What’s Next for the Cuban Art Scene?

Panelists described a vibrant, growing Cuban art scene but warned against expecting massive change or increased freedom for artists soon.

Revolution Plaza in Havana.

On December 17 of last year, President Obama and Raul Castro announced they were seeking to normalize relations between their two countries. And that move, along with sweeping changes already taking place in the island nation just 90 miles from Miami, are invigorating the Cuban art scene, a panel of experts agreed Friday. At a “Cuba After the Thaw,”  talk at the Volta NY Art Fair’s salon, speakers described a vibrant and growing art scene but warned against expecting massive change or increased freedom for artists anytime soon.

“I used to say there were no art collectors in Cuba,” said Bronx Museum of the Arts executive director Holly Block, “that the best collectors in Cuba are artists because they know how to trade works.” But, now, there are indeed collectors there, she said, “The new collector in Cuba works in tourism or computers or restaurants, which has become big business.”

Block has been a regular visitor to Cuba for two decades, and the Bronx Museum is currently arranging, with the National Museum of Fine Arts in Cuba, an art swap that represents the first major museum collaboration between the two nations in a half-century.  Over 80 artworks that date from the ’60s to the present will be loaned to the National Museum. They will be on view, in an exhibition called “Wild Noise,”  from May 21-Aug. 16, concurrent with the well-attended Havana Biennial. Next year, about 100 works from Cuba will be shown in the Bronx.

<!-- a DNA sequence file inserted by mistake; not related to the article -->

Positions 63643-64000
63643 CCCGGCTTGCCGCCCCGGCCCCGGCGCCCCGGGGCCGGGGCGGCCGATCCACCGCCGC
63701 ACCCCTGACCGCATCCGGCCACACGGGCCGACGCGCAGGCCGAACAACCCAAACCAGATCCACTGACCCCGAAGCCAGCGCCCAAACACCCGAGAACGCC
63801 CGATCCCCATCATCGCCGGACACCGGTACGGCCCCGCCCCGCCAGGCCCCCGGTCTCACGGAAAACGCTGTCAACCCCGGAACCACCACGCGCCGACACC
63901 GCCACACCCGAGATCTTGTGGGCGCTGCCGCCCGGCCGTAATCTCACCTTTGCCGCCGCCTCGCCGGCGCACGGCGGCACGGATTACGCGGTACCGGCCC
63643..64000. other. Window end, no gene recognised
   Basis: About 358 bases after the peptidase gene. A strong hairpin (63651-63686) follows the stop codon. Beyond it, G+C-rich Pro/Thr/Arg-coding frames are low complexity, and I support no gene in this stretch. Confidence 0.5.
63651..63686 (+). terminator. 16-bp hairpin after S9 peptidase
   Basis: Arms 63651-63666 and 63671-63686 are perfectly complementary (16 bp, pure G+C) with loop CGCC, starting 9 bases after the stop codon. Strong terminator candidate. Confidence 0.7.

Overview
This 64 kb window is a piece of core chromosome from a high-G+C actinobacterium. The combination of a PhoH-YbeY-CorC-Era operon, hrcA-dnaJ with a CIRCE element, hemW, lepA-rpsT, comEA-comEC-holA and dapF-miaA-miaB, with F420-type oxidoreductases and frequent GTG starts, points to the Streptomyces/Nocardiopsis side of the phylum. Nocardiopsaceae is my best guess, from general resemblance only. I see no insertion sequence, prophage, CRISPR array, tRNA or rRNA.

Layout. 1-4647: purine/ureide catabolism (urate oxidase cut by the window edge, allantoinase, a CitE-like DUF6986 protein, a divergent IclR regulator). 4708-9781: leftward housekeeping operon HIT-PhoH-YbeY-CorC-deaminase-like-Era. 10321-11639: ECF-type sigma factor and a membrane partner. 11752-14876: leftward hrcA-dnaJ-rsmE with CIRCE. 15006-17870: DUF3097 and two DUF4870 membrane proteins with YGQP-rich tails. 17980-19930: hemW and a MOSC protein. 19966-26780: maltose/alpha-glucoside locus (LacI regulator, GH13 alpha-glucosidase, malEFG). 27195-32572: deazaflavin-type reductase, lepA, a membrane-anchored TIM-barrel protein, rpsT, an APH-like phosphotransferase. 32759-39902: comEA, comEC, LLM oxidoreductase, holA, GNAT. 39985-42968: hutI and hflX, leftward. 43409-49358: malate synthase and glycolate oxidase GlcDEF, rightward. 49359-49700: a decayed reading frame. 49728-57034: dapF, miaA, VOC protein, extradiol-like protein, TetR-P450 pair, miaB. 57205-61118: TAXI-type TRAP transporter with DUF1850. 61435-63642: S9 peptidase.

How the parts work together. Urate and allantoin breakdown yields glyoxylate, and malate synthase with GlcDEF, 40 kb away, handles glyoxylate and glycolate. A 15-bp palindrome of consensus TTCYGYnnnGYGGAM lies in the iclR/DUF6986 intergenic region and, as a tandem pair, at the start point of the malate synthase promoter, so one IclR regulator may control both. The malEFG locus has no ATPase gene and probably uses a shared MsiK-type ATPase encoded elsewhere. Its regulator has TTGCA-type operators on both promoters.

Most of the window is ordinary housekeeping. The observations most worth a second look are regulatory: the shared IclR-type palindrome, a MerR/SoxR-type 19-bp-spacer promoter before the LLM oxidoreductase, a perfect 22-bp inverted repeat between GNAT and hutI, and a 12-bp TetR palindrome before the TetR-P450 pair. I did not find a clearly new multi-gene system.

The National Museum of Fine Arts of Havana (Museo Nacional de Bellas Artes de La Habana) in Havana, Cuba.

It is still a restrictive culture for artists, noted Americas Society visual arts director and curator Gabriela Rangel. Performance artist (and Chicago Art Institute school professor) Tania Bruguera  was detained early this year for planning a performance piece that set up open mics to encourage citizens in public places to discuss their wishes and worries, but the speakers at Volta agreed there were improvements.

Artists used to have to have a government seal of approval on their art, for example; today they generally do not and there are visas available to young artists to travel outside the country. Some have accepted international residencies.

For buyers of Cuban art, there are considerable pitfalls. “There is a whole industry of fakes in Cubans because so many artists graduate from schools and the government can only promote so many so they make fake Lams,” noted Elvis Fuentes of Rutgers University.

Fuentes also said there were many points of disagreement still to be resolved before normalization can take place. “There are many things Castro has asked that Obama knows he cannot do, the conversation is going nowhere, like returning Guantanamo Bay. Guantanamo is Cuba.”

The panel, curated by Artnet, was moderated by Claudia Calirman, assistant professor of art history at New York’s John Jay College of Criminal Justice. She stressed that whatever fundamental changes do come will come from within the country, not from America.

For more, see: “Leading US Collector of Cuban Art Predicts Gold Rush in Nation’s Contemporary Work” and “Andrew Cuomo on Cuba: ‘Let Us Be the First One There’”. What’s Next for the Cuban Art Scene?